Docs, Patients Agree on Privacy IssuesSurveys Say Privacy Vital to Electronic Health Records
The polls conducted for the Markle Foundation found that:
- More than 80 percent of both the public and doctors surveyed say privacy safeguards are important in making sure that HITECH Act electronic health record incentive payments are well-spent.
- A majority of doctors and patients do not want the government to collect personally identifiable health information as part of the HITECH incentive effort.
- However, if safeguards were in place to protect identity, the majority of doctors and consumers express a willingness to allow composite information to be used to detect disease outbreaks, bio-terror attacks and fraud and to conduct research on quality and service-improvement projects.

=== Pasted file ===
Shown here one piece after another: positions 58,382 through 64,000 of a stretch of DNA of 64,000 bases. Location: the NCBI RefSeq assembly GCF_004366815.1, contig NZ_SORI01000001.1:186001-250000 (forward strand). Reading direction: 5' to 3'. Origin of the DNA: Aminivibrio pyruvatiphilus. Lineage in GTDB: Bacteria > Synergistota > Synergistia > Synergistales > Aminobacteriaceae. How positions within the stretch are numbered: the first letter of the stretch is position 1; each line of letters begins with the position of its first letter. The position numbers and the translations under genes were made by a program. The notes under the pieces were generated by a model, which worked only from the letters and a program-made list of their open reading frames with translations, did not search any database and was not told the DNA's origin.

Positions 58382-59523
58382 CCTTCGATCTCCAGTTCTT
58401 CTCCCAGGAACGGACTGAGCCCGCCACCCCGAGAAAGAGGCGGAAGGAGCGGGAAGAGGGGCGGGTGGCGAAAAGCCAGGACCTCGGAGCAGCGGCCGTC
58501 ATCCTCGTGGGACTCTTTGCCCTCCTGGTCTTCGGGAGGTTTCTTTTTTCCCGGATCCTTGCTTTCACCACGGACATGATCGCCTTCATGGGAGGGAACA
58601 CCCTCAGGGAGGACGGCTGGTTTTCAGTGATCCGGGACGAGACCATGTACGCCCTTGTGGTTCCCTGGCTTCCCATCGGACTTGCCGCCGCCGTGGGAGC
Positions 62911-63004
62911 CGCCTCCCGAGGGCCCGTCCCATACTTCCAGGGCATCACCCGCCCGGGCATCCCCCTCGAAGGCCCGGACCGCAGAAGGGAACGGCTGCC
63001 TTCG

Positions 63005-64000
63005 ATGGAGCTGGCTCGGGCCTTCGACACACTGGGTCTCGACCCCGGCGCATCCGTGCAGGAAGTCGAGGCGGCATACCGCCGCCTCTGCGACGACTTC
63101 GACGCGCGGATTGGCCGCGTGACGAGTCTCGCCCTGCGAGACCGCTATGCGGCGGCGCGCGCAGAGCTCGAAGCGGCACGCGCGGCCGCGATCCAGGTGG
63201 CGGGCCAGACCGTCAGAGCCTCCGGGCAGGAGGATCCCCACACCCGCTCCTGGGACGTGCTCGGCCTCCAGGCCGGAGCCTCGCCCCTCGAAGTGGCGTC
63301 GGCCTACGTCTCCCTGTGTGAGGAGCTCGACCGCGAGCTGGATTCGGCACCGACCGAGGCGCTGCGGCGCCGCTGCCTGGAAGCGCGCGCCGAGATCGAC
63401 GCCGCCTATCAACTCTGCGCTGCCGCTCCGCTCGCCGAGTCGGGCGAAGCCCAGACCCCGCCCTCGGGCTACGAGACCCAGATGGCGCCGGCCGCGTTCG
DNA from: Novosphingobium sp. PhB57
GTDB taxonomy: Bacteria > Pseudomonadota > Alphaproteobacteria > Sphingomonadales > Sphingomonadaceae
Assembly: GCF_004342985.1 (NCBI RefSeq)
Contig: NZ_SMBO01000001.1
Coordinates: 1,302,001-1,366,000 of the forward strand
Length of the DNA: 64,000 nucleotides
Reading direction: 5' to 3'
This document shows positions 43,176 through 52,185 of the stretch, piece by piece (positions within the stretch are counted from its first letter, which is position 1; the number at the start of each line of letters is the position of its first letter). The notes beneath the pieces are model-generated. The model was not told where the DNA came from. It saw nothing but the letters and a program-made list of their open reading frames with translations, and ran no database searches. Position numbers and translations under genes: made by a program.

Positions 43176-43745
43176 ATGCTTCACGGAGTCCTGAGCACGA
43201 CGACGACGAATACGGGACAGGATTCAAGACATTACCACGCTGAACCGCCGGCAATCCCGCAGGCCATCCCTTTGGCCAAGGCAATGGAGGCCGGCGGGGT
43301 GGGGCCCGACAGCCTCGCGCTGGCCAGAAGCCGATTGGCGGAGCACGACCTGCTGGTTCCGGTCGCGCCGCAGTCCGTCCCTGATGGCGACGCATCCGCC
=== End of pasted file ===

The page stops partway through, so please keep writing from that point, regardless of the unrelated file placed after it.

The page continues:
The surveys also determined that about two-thirds of doctors and the public say that consumers should be able to download their personal health information. Markle supports a blue button initiative that enables such downloading. But more than 90 percent of patients say they rarely or never ask for electronic copies of their medical records.
The surveys are a powerful indication that the public and physicians alike want investments in health IT to come with accountability.
And 74 percent of physicians want to be able to electronically share patient information with other professionals.
"The surveys are a powerful indication that the public and physicians alike want investments in health IT to come with accountability," says Carol Diamond, Markle's managing director.
That's no surprise. But let's hope physician group practices actually take the necessary security steps as they make the dramatic shift from paper to electronic records. Otherwise, they'll lose the public's trust. And that could derail the entire effort to use EHRs to improve the quality of care.